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doom64's Avatar
Quote:
Originally Posted by vincentvangogo View Post
Sure it is. Digital sucks.
You are doing it wrong! Digital is great...it's the engineers abusing digital that make it sound bad!
Old 9th December 2015
  #27
Quote:
Originally Posted by doom64 View Post
You are doing it wrong! Digital is great...it's the engineers abusing digital that make it sound bad!
As a generalization: This.

The thing a lot of people prefer about tape I think is the natural compression when you drive it a little hard. You can make great recordings with both analog and digital. But, analog tends to limit your ability to change things, as others have mentioned, which has more to do with approach than format.

If you record your band live in a room and it doesn't sound tight, the solution with analog is to keep practicing until you can perform it correctly. The solution with digital is far too often micro-editing to give the effect of tightness, at the cost of the actual performance. When you take a drum track and grid-align every hit and then sample replace, how is that different than programming a sampler with MIDI? I argue that the only difference is your inherent bias towards the former as it takes much longer to achieve the same result.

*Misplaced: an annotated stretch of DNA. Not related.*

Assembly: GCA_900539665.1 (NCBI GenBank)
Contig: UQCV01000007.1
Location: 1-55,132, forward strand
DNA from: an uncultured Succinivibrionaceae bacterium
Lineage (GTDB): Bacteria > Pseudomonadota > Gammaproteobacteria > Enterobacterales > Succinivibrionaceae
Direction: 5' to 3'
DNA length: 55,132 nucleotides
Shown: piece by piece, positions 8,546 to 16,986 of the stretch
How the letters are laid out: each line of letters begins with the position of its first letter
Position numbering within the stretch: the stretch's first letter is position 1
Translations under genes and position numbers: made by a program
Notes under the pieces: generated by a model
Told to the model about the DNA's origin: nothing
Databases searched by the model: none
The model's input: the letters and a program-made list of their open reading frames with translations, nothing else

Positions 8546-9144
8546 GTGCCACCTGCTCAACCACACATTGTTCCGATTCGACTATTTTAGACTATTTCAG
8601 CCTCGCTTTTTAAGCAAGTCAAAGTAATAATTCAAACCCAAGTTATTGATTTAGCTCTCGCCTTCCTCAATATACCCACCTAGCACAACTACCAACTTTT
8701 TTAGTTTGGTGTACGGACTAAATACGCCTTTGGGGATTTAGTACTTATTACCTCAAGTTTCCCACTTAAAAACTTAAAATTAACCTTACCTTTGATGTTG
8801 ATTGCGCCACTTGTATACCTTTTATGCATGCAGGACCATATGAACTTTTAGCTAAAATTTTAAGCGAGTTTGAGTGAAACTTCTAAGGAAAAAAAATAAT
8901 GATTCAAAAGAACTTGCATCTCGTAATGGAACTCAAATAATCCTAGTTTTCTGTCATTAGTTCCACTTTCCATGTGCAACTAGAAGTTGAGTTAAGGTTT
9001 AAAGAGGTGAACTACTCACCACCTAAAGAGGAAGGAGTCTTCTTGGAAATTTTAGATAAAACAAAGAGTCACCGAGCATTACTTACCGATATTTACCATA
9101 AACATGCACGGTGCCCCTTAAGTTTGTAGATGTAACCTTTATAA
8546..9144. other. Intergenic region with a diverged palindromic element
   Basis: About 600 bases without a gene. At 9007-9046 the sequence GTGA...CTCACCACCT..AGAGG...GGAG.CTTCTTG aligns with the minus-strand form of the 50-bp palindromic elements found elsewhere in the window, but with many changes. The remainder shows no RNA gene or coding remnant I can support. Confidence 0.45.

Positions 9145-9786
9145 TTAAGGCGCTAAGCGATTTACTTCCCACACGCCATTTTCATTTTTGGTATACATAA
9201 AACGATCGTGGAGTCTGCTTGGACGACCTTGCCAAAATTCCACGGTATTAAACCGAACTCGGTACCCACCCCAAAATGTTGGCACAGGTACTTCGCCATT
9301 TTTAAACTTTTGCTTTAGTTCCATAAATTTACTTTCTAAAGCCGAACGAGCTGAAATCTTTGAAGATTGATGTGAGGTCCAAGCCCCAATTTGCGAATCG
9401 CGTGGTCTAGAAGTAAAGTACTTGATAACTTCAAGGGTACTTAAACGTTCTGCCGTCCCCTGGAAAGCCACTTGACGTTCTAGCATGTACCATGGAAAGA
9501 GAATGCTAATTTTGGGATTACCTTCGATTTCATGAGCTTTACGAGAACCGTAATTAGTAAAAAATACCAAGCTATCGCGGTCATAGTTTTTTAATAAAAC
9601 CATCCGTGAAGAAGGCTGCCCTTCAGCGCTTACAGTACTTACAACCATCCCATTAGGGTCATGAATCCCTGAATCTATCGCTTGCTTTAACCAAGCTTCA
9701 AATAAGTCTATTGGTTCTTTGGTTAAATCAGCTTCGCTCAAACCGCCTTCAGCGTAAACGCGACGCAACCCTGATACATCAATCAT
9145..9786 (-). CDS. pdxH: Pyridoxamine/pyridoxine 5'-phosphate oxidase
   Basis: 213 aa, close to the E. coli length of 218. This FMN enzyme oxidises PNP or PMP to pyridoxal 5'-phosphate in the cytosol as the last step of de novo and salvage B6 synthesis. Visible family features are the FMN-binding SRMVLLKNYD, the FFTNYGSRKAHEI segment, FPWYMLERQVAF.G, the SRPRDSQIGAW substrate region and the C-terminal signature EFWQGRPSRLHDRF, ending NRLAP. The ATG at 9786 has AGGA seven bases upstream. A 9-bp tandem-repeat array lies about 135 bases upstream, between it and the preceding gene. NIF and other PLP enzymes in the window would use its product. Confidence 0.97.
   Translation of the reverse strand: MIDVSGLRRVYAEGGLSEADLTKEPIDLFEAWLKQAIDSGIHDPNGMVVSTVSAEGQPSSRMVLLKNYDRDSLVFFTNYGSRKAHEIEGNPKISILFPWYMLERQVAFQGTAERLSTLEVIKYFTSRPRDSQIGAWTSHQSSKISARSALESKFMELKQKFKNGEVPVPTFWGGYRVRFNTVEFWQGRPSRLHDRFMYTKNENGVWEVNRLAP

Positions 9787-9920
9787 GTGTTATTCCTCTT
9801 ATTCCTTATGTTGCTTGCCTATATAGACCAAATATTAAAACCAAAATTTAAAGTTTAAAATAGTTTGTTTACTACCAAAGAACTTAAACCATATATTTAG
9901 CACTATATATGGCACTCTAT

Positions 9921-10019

Tony Bennett still tracks live to 2 in the studio. I think most people that grapple with this analog vs digital debate just need better players so they can treat the digital recording like analog and just leave it the heck alone!

Of course, it takes a LOT more time to become a competent musician than it does to grid-edit everything to where there's no life left in the performance.
Old 10th December 2015
  #28
Lives for gear
 

There are no music stores, there are no bookstores, and there is no more sound city.
Old 11th December 2015
  #29
Quote:
Originally Posted by Me_Likey View Post
11 year old thread, and the issue STILL isn't settled!
Quote:
Originally Posted by Bob Olhsson View Post
I've had this frustration many times when mastering compilations.

I'm not sure the difference is as much a matter of analog vs. digital as it is of attitude and time pressure. Studios used to be far too expensive for most of us to own. Recording was all about preparation, rising to the occasion and going with the flow because there was never enough money to get things precisely the way we wanted. Often what we wanted wasn't as good as what we wound up getting.

Exceeding our expectations left us in awe of our own recordings because they pretty much always took on a life of their own.
Olhsson settled it way back in 2004 with this post.

It's easy to swallow tech-blame. "As soon as I get that R2R..."

Lack of skill, effort, dedication, musicianship, teamwork and material is a hard pill with far more complex and nebulous solutions.
Old 12th December 2015
  #30
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Me_Likey's Avatar
 

Quote:
Originally Posted by kennybro View Post
Olhsson settled it way back in 2004 with this post.

It's easy to swallow tech-blame. "As soon as I get that R2R..."

Lack of skill, effort, dedication, musicianship, teamwork and material is a hard pill with far more complex and nebulous solutions.
Thats because the R2R is analog. A digital solution would solve everything.